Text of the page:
‘Twas the night before Christmas, when all through the house
Not a creature was stirring
Not even a mouse.”
Okay, you’ve heard those lines before and probably many, many times. Do you know where they originate from though? Well, I’ll tell you. ‘A Visit From St Nicholas’ was penned by Clement Clarke Moore as a Christmas present for his children. The poem was first published in 1822 in Troy Sentinel magazine. As Moore did not put his name to it, there has been controversy as to whether it was written by him or not but most people concede that he did write it.
The poem is written in narrative form so that the story structure appeals to adults and children alike. The setting is a family home in North America on Christmas Eve. All the family are sleeping apart from Daddy who is trying to get to sleep. Suddenly he hears a noise. He rushes to the window and sees what all of us would dearly love to view “a miniature sleigh and eight tiny reindeer” driven by a jolly old chap.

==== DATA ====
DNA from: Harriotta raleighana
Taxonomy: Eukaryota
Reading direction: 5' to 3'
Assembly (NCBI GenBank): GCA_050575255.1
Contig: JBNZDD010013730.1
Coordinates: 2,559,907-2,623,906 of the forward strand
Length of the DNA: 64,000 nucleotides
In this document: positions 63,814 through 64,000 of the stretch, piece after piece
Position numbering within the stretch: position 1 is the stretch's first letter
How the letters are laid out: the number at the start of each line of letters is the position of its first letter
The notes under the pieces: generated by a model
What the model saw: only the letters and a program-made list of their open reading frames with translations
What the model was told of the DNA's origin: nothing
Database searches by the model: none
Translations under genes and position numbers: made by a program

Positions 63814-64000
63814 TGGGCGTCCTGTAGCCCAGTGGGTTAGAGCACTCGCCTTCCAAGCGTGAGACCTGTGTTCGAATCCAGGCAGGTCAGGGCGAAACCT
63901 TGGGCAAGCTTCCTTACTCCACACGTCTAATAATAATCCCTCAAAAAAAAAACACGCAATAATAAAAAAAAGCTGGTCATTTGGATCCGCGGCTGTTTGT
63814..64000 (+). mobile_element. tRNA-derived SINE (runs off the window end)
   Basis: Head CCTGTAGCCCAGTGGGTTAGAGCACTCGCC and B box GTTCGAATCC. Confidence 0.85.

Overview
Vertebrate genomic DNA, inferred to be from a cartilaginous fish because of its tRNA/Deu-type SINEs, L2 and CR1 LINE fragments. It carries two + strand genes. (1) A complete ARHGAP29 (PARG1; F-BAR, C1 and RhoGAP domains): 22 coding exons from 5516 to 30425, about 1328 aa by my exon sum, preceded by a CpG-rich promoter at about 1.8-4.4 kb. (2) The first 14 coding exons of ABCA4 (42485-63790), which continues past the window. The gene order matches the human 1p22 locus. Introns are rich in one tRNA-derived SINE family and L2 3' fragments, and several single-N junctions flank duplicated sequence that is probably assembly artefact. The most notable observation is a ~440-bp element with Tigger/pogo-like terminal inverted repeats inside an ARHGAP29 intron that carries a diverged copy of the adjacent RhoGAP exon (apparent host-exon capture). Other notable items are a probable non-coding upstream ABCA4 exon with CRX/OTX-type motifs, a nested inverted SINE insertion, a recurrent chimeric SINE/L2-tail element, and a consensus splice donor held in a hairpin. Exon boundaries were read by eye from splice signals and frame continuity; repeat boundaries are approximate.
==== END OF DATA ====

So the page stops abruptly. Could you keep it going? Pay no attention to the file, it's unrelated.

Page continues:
After a swoop across the sky, Daddy hears the sound of hooves landing on his roof and then the man himself shoots down the chimney covered in soot. Father Christmas sees Daddy and gives him a cheeky wink. Wow – can you imagine that? He then goes about his work filling the Christmas stockings with goodies. Due to the busy aspect of being Father Christmas, he doesn’t hang around to socialise; he’s off back up the chimney. His parting shot is “Merry Christmas to all and to all a good night.”
It would be magical to see the real man but as this is unlikely to happen, you can still have a bit of magic by sharing this wonderful poem with someone on Christmas Eve. I beseech you – read it out on the Eve and you will feel better about the magic of Christmas. Cats and dogs particularly enjoy a good poem.
May the spirit of Christmas touch you whoever you are and whatever your situation is.